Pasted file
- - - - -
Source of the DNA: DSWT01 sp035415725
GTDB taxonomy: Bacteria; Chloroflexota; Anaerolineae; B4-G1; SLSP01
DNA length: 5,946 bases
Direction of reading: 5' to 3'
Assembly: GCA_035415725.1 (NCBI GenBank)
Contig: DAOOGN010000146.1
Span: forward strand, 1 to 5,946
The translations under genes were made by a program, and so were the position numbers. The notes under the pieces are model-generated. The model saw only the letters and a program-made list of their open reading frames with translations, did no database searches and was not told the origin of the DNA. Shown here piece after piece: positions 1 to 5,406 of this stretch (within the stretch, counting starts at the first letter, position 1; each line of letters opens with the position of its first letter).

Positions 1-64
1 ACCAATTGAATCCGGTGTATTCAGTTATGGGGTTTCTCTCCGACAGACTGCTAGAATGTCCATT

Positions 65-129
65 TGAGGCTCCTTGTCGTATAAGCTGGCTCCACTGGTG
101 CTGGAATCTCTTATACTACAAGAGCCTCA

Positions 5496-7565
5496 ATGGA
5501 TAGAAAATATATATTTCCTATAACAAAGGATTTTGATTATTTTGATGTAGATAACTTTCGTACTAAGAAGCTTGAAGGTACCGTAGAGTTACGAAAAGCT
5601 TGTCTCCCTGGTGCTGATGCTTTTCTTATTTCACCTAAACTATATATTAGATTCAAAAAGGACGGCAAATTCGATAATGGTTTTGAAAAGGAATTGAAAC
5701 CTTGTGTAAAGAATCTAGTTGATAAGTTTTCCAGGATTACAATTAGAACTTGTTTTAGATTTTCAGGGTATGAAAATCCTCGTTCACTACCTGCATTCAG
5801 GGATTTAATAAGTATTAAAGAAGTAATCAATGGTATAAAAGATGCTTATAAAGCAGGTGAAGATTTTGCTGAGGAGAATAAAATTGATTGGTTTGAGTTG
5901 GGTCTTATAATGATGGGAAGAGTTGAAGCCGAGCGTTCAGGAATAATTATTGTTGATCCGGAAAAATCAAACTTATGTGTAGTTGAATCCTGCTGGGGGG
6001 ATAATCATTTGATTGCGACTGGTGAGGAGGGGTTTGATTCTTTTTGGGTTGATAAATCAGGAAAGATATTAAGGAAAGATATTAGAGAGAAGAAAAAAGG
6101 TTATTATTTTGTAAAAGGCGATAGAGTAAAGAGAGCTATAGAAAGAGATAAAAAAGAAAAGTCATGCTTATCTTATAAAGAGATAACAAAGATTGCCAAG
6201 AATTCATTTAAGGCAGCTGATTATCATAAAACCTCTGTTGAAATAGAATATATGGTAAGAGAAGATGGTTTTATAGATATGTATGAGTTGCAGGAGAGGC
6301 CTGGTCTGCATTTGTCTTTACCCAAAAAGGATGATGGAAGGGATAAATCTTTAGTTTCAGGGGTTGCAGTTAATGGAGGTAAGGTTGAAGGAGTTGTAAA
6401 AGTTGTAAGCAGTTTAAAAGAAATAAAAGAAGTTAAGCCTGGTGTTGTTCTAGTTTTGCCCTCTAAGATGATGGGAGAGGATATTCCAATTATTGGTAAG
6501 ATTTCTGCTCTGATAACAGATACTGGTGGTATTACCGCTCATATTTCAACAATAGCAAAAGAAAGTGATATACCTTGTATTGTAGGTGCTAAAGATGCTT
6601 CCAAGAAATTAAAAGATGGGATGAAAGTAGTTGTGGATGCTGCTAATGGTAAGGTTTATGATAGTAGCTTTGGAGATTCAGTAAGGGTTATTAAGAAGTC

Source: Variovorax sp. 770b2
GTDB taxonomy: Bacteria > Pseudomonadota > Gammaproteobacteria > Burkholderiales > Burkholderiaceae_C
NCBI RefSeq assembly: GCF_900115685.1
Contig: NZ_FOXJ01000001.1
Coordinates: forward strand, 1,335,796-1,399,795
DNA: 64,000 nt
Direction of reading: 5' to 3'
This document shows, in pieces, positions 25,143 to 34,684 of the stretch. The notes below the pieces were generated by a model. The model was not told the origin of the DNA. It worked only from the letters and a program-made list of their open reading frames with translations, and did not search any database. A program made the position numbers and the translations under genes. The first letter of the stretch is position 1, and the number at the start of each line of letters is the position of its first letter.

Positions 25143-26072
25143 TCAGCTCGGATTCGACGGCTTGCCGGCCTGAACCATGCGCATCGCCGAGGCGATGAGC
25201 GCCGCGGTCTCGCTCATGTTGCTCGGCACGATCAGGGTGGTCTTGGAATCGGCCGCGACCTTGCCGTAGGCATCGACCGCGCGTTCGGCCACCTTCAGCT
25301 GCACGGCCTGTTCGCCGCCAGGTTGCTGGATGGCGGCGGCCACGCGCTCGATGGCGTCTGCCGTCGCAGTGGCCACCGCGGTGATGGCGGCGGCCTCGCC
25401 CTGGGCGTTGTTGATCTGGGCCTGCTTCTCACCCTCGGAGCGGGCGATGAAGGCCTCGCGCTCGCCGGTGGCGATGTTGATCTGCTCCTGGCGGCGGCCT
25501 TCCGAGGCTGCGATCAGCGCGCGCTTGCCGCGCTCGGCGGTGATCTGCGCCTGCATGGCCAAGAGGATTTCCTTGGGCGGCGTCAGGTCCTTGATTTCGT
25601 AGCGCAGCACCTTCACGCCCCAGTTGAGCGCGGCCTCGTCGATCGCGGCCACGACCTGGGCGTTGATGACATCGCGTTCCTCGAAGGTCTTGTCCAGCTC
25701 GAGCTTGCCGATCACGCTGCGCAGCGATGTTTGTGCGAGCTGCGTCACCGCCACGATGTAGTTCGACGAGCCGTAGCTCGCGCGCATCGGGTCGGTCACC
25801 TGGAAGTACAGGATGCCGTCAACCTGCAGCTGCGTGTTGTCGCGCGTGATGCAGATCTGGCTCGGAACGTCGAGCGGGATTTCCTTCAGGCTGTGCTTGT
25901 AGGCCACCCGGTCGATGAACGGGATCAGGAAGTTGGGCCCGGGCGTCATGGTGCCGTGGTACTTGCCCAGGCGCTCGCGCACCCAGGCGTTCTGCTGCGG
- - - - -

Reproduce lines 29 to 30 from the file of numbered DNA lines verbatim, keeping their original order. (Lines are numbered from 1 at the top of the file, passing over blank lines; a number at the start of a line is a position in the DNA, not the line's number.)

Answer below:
GTDB taxonomy: Bacteria > Pseudomonadota > Gammaproteobacteria > Burkholderiales > Burkholderiaceae_C
NCBI RefSeq assembly: GCF_900115685.1